There are 17 approved short-term study abroad trips for 2011 and many opportunities to provide support to students.
Individuals interested in donating should get in touch with Susan Kirby, Alumni & Development liaison for international programs at (417) 873-7354 or firstname.lastname@example.org.
Springfield's Midtown neighborhood received the honor of Neighborhood of the Year runnerup in the Social Revitalization category at the annual Neighborhoods USA meeting in Little Rock. Associate librarian Phyllis Holzenberg is president of the Midtown Neighborhood Association, whose activities include a Fourth of July Parade, Victorian Homes Tour in December, summer concerts in Washington Park and a block party cosponsored by Drury student volunteers.
|Dr. Sam Smith|
|Dr. Allen Eikner|
The School of Religion celebrated its 100th year with a Centennial Dinner on May 7. The dinner honored professors emeriti Dr. Allen Eikner and Dr. Sam Smith. Eikner, a 1949 graduate of Drury, retired after 31 years serving as professor, School of Religion dean, chair of the department and dean of the college. Dr. Samuel Smith III preached in Disciples congregations for a half-century. Smith served on the Board of Higher Education of the Christian Church (DOC) and was instrumental in church university relations during his 30 years at Drury.
A $50,000 endowment effort will establish the annual religion lectureship in Dr. Eikner's name to recognize his extraordinary contributions to Drury and church relations, and the Smith Legacy Fund, which will support the annual activities of the Disciples on Campus student fellowship.
Associate Professor of Philosophy and Religion Dr. Teresa Hornsby was published in the May 23 issue of The Chronicle of Higher Education. Growing out of her impressive body of scholarship regarding the abortion controversy, the essay offers insightful and valuable suggestions for productively engaging difficult issues in (and outside of) university classrooms.
The Missouri Department of Natural Resources (DNR) recognized Drury's Ozarks Center for Sustainable Solutions (OCSS) and the Willard School District for their efforts to cut diesel emissions. Willard was the first school district in southwest Missouri to get new, cleaner school buses that emit up to 90 percent fewer pollutants. OCSS helped the school district retrofit six school buses with cleaner technology. OCSS is working with DNR to replace or upgrade buses at nine other school districts in southwest Missouri.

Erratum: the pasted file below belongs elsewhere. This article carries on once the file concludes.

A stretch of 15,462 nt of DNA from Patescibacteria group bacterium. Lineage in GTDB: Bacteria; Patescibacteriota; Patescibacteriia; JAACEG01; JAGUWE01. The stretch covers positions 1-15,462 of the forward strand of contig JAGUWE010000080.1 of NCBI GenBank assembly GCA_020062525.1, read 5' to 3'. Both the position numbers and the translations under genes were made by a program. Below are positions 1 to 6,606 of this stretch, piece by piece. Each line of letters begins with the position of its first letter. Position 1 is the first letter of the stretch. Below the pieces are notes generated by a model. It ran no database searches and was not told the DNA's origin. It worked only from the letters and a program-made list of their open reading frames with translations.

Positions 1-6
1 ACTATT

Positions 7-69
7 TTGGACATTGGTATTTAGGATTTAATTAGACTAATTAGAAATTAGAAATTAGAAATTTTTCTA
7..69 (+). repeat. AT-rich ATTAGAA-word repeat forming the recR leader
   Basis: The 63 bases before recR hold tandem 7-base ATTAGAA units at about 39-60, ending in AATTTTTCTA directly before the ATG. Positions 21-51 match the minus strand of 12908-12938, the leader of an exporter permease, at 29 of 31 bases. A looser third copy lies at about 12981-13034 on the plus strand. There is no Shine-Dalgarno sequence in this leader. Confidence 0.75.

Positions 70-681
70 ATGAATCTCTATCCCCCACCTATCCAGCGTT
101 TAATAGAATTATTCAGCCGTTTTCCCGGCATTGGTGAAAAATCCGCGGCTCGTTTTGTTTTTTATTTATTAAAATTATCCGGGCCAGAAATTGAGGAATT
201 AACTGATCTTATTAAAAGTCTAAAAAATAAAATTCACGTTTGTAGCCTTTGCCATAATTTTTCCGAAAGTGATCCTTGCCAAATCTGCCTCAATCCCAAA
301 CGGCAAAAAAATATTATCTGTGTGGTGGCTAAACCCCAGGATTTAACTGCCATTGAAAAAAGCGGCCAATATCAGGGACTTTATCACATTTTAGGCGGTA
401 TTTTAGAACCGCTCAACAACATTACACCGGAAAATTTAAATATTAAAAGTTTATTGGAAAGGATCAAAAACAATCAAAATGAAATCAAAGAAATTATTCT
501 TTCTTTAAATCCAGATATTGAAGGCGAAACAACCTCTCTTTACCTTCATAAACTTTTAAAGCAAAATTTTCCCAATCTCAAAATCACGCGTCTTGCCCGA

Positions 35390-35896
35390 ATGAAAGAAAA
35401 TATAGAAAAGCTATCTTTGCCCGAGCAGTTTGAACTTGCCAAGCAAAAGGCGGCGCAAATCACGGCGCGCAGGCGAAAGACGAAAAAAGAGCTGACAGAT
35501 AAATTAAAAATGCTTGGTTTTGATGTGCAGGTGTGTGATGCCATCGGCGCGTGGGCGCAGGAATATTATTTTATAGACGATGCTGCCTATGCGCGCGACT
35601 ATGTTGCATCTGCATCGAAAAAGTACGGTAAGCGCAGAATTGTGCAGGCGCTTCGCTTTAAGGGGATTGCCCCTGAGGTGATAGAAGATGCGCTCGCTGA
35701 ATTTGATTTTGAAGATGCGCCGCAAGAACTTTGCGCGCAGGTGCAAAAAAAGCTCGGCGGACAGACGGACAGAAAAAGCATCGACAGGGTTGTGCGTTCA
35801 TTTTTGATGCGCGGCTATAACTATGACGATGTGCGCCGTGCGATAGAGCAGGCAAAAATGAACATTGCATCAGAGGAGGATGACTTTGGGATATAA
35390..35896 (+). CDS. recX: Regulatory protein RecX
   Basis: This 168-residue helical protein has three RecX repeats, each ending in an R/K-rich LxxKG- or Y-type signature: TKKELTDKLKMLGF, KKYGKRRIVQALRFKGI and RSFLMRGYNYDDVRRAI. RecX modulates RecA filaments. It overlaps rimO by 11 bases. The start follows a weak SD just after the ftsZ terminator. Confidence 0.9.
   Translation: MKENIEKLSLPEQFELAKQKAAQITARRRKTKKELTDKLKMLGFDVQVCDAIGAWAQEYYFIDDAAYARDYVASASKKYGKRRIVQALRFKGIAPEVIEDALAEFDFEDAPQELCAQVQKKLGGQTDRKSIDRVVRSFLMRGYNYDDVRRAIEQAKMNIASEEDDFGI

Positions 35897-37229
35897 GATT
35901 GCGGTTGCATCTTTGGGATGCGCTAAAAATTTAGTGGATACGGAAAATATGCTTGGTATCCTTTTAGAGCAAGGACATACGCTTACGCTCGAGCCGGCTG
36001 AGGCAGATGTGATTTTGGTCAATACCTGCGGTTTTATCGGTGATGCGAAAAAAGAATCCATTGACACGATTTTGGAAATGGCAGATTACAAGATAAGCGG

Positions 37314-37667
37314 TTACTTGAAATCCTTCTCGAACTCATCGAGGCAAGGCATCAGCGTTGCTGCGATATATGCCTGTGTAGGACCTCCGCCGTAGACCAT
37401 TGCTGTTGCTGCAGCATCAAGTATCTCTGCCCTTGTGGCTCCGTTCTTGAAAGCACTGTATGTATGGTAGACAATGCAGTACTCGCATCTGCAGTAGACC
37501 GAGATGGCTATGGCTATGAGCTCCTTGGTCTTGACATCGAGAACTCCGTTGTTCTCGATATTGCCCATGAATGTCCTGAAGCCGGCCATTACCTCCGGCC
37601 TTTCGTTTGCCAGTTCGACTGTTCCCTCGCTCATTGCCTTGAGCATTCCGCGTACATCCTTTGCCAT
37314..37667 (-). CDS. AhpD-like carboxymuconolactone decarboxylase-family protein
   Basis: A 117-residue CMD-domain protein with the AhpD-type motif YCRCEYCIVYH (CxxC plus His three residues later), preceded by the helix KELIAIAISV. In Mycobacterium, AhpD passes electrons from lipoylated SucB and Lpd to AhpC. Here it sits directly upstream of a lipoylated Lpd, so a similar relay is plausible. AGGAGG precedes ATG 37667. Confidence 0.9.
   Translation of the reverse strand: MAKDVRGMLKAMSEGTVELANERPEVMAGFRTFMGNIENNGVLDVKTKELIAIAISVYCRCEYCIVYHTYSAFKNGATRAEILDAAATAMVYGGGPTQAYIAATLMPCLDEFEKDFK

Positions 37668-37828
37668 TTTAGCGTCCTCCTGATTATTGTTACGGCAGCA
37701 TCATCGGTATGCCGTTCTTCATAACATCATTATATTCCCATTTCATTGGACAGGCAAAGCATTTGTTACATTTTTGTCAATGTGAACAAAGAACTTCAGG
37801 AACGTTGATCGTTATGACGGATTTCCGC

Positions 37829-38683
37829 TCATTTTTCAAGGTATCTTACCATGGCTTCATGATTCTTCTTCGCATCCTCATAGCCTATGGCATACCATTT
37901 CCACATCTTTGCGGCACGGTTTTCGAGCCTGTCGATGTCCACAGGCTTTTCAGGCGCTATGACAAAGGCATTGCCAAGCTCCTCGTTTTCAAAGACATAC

OCSS has another subgrant from the Environmental Protection Agency for diesel emission reduction and is accepting proposals for the grant funds. Contact Doug Neidigh at email@example.com for more information.
Check Out the New Bikes
In an effort to increase bicycle use, decrease the use of fossil fuels and promote wellness, Drury has 60 bikes available for student use this fall. Springfield Bicycle Company sold Drury 40 Jamis mountain bikes at a deep discount. These new bikes are available for semester-long checkout. Twenty more used bicycles were donated by campus security, and those bikes will be available for short-term rentals.
This semester also welcomes a new bike path to campus. The 175-yard paved path connects the Jefferson Park apartments on the northwest end of campus to the FSC circle. The bike path and the bike loan projects were both funded by the President's Council on Sustainability and the President's Council on Wellness.
Recent Drury graduates Victor Akunyili and Brett Marler received fellowships. Akunyili received the 2010 Harold P. Brown Engineering Fellowship to pursue a Bachelor of Science in biomedical engineering at Washington University in St. Louis this fall. The scholarship will grant Akunyili full-tuition for his two years of study.
Marler received a Fulbright-Yök English Teaching Assistantship (ETA) in Turkey. Along with 35 other ETAs, Marler will teach at Turkish universities and also act as an ambassador of U.S. culture during his nine-month stay. Marler made connections with Turkey as a student, interning with the American-Turkish Council through the Washington Center.
Mallorie Rodak, class of 2009, was one of ten college students awarded a scholarship by the American Advertising Federation-Houston and the Advertising Education Foundation of Houston. Rodak is a graduate student in the new Master of Arts degree program in advertising at Southern Methodist University.